In tropical wet forests the vast majority of plants (>90% of species) rely on animals to disperse their seeds. Seeds that remain un-dispersed (i.e., fall below the parent plant) suffer nearly 100% mortality, frequently as a result of pathogens, seed predators, or other causes. We are interested in the degree to which animal seed dispersers or suites of dispersers can influence the ecology and evolution of plant populations. We study the foraging and spatial ecology of animals and the post-dispersal establishment of plants. Only by teasing apart individual relationships between animal dispersers and stages of plant recruitment (seed removal, dissemination, and establishment) will we be able to understand the potential selective role animals play in influencing plant population dynamics.
Natural resource use by local communities, community-based environmental monitoring programs, invasive species, how agricultural landscapes can be made more “friendly” for biodiversity, and how global change, including land use and climate change, may impact biodiversity patterns. These are research topics being explored by the Loiselle lab.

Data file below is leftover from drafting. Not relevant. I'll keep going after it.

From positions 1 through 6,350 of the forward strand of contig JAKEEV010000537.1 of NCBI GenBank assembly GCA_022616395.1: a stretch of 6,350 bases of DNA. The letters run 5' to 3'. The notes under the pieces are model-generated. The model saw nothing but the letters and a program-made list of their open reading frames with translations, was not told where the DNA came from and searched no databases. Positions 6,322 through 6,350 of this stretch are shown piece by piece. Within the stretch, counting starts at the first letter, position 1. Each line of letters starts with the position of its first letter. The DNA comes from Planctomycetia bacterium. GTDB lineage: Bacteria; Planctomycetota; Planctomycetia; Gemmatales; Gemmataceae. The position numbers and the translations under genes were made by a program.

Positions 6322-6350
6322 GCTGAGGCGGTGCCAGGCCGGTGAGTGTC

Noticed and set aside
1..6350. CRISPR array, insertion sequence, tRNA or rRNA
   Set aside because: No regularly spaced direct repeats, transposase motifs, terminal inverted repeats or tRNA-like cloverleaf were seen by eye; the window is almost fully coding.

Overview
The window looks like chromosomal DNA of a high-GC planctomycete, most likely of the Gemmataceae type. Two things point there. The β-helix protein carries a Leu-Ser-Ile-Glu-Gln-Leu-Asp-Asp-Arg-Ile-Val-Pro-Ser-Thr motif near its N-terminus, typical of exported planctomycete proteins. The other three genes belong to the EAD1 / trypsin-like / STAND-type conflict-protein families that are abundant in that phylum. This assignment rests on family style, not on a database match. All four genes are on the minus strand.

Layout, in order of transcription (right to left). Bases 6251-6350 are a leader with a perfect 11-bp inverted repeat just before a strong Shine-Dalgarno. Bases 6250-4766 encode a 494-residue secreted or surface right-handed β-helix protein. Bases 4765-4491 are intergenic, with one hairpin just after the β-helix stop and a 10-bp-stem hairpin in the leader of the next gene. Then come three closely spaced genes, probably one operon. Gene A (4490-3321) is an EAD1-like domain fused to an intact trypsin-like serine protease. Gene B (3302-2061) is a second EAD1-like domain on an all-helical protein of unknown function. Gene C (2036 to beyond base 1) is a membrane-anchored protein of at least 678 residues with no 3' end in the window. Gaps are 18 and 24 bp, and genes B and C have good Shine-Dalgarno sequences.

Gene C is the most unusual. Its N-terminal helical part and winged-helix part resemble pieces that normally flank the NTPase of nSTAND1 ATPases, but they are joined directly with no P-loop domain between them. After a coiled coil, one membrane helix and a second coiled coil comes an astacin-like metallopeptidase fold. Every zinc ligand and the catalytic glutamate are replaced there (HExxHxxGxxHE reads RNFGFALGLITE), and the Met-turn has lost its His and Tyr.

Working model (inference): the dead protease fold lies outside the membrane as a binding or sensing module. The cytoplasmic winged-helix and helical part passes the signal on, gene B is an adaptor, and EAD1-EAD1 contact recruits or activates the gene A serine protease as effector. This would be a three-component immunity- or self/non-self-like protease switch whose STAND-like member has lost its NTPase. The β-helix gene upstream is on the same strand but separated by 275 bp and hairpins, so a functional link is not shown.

GIS has become a powerful and essential tool for the ecologist and conservationist toolbox. Many of the research questions being addressed in Loiselle’s lab have strong underlying spatial components (e.g., movement patterns of fruit-eating birds; seed and seedling shadows created by frugivores; distribution of manakin leks in the environment) and GIS has allowed for much greater sophistication in analyzing spatial patterns in ecology. In addition, we use GIS to inform conservation decisions by modeling patterns of biodiversity at different spatial scales.